“It’s been two years of hard work,” Alejandro tells MTV News. “Afrodisíaco is my first album, but I’ve been releasing singles every month, like non-stop. We got a lot of music out right now. I think [I was nominated] because of that, working non-stop.”

The 27-year-old got his start in 2014, uploading atmospheric R&B songs songs to SoundCloud. Alejandro’s career breakthrough came two years later with the release of his mixtape Punto de Equilibrio that led to him signing with his current team at Duars Entertainment. He followed that up with last year’s steamy EP Trap Cake, Vol. 1, on which he blended his smooth R&B sound with the hard-hitting edge of Latin trap. As he’s expanded his sound to include elements of reggaetón, Rauw still has purely pop-R&B moments, like on this year’s “Algo Mágico.” “The last two years was when everything started popping for me to be recognized internationally,” he says.

What sets Alejandro apart from his reggaetón contemporaries is his choreography-heavy performances. “I started dancing and singing at the same time,” he says. In his school days, Alejandro danced in talent shows and freestyled with friends. As he leveled-up in his career, his love of dance became a profession that led him to work with Felix “FeFe” Burgo, a former choreographer for Chris Brown. Alejandro cites Michael Jackson as an influence in that aspect. “For me, he’s the G.O.A.T.,” he says. As part of his Halloween live-stream concert, he recreated the iconic “Thriller” routine, donning Jackson’s red jacket while adding a new freaky dance break. Alejandro’s world of music and movement meet in his magical “Enchule” music video, where he slides and glides around the world.

On Afrodisíaco, that talent is easy to spot, and so is its impressive roster of guests. Alejandro collaborates with heavy-hitters like J Balvin, Anuel AA, Wisin & Yandel, Tainy, and Sech and receives a secret co-sign from Spanish superstar Rosalía, who lends uncredited, otherworldly vocals to the track “Dile a Él.” The album’s title in English translates to “Aphrodisiac,” a term the self-proclaimed “ladies’ man” owns proudly. Ahead of his big night and performances at the Latin Grammys, Alejandro talked with MTV News about being reggaetón’s modern-day song-and-dance man and his new album.

MTV News: What interested you to get involved with R&B music?

Rauw Alejandro: I started doing R&B and I mixed it up with dancehall and reggaetón music. I’m more like a ladies’ man. I’m more of, like, a sexy mood with sexy songs. It’s a vibe. R&B is my essence as an artist. I mix it with reggaetón because reggaetón is in my blood. That’s the new fusion. I have no limits.

MTV News: Why did you name your album Afrodisíaco?

Alejandro: My music is porn for your ears. My music is pleasure for you. That’s the vision of the album. Rauw Alejandro is the aphrodisiac. The album makes you feel good. It makes you feel better. It puts you in every mood. We got a lot of reggaetón and sexy songs, too.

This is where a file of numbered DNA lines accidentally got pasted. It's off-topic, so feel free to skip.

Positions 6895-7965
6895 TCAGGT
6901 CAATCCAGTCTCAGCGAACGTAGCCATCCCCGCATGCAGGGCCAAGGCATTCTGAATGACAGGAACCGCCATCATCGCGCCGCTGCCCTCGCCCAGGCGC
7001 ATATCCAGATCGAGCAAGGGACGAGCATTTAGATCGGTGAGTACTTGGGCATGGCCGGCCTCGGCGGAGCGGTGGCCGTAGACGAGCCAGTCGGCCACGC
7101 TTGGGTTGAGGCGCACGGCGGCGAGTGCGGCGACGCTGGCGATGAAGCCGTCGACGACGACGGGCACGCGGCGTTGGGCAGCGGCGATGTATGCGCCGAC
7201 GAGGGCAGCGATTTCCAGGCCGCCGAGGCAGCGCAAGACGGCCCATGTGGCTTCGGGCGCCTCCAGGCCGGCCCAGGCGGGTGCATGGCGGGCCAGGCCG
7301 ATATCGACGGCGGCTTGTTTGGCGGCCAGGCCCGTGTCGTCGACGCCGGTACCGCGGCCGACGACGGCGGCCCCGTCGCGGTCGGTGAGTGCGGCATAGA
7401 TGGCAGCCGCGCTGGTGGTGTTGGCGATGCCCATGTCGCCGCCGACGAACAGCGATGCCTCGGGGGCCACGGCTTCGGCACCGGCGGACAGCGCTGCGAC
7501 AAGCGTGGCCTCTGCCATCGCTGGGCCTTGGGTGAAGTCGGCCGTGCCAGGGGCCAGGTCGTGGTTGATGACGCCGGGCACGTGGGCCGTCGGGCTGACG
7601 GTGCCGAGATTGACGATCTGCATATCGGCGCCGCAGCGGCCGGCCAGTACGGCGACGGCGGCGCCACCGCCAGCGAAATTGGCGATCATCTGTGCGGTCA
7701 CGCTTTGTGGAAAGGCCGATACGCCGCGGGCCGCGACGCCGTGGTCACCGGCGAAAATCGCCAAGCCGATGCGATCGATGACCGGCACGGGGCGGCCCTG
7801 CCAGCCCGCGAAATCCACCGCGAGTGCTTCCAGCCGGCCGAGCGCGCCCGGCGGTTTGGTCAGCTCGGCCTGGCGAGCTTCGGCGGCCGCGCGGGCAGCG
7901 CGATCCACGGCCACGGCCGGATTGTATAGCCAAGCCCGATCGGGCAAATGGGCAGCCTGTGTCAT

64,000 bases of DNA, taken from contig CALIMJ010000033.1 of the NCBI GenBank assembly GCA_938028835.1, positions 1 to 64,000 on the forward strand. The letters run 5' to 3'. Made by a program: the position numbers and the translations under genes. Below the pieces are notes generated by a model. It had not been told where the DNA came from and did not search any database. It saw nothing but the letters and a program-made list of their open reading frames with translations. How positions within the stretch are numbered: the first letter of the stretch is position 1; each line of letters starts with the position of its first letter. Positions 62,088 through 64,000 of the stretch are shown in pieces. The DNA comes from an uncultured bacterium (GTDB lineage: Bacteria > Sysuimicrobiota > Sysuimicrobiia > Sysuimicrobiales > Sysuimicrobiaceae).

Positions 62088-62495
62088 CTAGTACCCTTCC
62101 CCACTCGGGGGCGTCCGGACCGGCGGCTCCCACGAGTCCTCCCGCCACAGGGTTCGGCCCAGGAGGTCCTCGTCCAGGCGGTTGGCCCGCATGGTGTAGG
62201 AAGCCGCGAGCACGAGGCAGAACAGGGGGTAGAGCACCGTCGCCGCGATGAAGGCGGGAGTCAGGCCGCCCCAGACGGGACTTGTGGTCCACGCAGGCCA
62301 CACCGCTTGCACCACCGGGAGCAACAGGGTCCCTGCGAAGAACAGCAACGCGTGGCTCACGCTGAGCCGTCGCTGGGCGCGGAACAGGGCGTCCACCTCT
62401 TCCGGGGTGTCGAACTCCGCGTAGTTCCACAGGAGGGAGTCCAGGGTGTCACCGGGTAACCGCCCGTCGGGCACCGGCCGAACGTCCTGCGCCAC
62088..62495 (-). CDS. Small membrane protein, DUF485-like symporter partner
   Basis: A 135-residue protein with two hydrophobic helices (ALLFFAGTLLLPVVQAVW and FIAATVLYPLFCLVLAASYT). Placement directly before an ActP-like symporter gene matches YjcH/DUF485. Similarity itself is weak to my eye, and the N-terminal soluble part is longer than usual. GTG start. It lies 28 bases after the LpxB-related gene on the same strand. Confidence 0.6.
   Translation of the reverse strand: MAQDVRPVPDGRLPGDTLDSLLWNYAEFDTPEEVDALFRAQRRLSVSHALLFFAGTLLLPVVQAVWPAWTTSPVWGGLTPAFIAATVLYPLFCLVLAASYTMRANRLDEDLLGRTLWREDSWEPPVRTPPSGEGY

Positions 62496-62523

MTV News: On “Química,” there’s a house-music breakdown at the end. Does being a dancer influence the way you make music?

Alejandro: Dancing is everything for me right now. In Puerto Rico, there’s a place called La Respuesta. We used to go there at night and dance in the streets. I can’t be on the stage just throwing my hands up. I need to do some moves. You need to feel the beat. You need to feel the lyrics. I think it’s a plus to be a dancer because you can understand music from another point of view. Sometimes to make a decision at the studio, I hit play and start dancing. I try to feel the music in me.

MTV News: One of the biggest songs this year is your remix of “Tattoo” with Camilo. How did that collaboration come together?

Alejandro: “Tattoo” was huge, and when I was thinking about the remix, I just thought of Camilo. I think he’s a great artist. He’s fresh. He brings something new to the table. He’s more pop, more romantic. I think that combination of me and him was perfect.

MTV News: What was the experience like to collaborate with J Balvin on “De Cora <3“?

Alejandro: J Balvin is like my big brother. I’ve known him for almost two years. To me, he always opened the doors of his studio and his friendship. We always wanted to collaborate. I was waiting for the perfect time, for the perfect song. “De Cora <3” was the perfect track. It’s a romantic and happy song, but the lyrics are sad. You’re crying but at the same time dancing. [laughs]

MTV News: There’s a hip-hop crossover moment with Trippie Redd on “Un Sueño.” How did he get involved with your album?

Alejandro: He’s a big artist right now representing the new generation of rappers in the United States I’m representing the new artists from the Latin side. We were in Los Angeles. Everything was so natural and organic. While we were in the studio, we shared ideas. He put his voice on it and he killed his verse. It’s an amazing song. It’s a dancehall vibe. Something fresh. Something new. That was a dream. We got more stuff in the studio.

MTV News: Will there be a Trap Cake, Vol. 2 EP in the future?

Alejandro: For sure! For all my fans of R&B and trap, don’t think that I’ve stopped doing R&B and trap. Trap Cake is going to be a series that I’m going to be doing every year with Vol. 2 then Vol. 3.